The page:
Homophones and confusing words e.g. practise & practice are commonly tested in 11 plus exams.
A number of misspellings are caused by using the incorrect homophone of a word.
Homophones are words that sound the same but are spelt differently and have different meanings.
Example 1: practice & practise
I went to the choir practice. (practice = noun)
I will practise my piano pieces before the concert (practise = verb).
Example 2: stationery & stationary
I bought some stationery for the new school year (stationery = pens, paper, pencils etc.)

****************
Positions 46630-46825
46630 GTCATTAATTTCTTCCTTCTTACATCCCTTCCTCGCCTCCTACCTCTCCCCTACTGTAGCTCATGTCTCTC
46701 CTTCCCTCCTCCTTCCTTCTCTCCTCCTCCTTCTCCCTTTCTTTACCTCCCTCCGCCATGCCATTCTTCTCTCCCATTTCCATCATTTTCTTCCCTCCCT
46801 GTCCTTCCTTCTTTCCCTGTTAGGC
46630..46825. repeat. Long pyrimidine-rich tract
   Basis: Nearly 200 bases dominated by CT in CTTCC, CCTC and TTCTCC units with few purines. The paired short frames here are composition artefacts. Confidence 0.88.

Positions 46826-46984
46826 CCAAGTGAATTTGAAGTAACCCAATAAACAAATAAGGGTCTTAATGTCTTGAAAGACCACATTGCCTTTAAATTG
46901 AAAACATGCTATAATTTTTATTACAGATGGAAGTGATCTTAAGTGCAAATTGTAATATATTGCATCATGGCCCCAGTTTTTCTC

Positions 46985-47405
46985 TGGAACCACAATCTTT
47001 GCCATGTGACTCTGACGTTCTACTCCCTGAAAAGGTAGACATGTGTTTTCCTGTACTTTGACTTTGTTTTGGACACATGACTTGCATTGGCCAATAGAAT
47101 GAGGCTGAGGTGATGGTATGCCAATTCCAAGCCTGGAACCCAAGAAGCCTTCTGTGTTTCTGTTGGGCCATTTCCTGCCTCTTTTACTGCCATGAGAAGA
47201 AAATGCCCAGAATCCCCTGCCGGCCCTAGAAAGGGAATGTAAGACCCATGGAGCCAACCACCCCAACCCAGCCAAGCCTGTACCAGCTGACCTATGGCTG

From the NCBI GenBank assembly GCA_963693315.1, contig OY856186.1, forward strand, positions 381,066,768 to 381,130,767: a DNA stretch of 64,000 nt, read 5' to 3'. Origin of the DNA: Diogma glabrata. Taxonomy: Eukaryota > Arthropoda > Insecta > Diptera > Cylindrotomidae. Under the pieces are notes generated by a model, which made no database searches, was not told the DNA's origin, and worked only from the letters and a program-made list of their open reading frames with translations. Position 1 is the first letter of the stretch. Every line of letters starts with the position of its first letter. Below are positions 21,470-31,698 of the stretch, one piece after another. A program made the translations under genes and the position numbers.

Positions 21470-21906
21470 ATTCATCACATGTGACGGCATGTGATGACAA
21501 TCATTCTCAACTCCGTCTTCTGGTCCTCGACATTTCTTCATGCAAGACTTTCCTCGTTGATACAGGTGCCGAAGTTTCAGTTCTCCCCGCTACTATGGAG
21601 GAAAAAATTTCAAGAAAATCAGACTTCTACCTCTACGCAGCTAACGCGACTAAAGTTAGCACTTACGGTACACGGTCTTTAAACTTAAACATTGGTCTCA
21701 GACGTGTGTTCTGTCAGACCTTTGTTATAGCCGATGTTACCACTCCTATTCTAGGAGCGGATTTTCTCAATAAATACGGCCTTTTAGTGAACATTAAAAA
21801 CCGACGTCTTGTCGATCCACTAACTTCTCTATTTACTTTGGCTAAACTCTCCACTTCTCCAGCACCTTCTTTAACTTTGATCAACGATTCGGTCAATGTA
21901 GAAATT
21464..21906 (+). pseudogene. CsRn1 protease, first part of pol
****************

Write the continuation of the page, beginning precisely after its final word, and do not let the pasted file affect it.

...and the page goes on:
The man stood stationary. (stationary = stood still)
Example 3: loose & lose
My shoelaces are loose. (loose = not tight)
Please don’t lose your wallet. (lose = become lost)
Example 4: advise & advice
He will advise you what to buy. (advise = verb)
Sam wanted some advice about his bike. (advice = noun)
Example 5: affect & effect
The weather may affect you mood. (affect = verb – to have an influence on)
Look at the effect of using that colour. (effect = noun – the result)
Example 6: except & accept
Everybody except Imogen had a hair cut. (except = not including)
I will accept you offer of help. (accept = agree to)
Example 7: idle & idol
He is an idle lad. (idle = lazy)
My football idol has changed since last year. (idol = someone/something worshipped)
A few more homophones are: whether & weather, device and devise, complemented & complimented, formerly & formally, bale & bail, lightning & lightening, personal & personnel, desert & dessert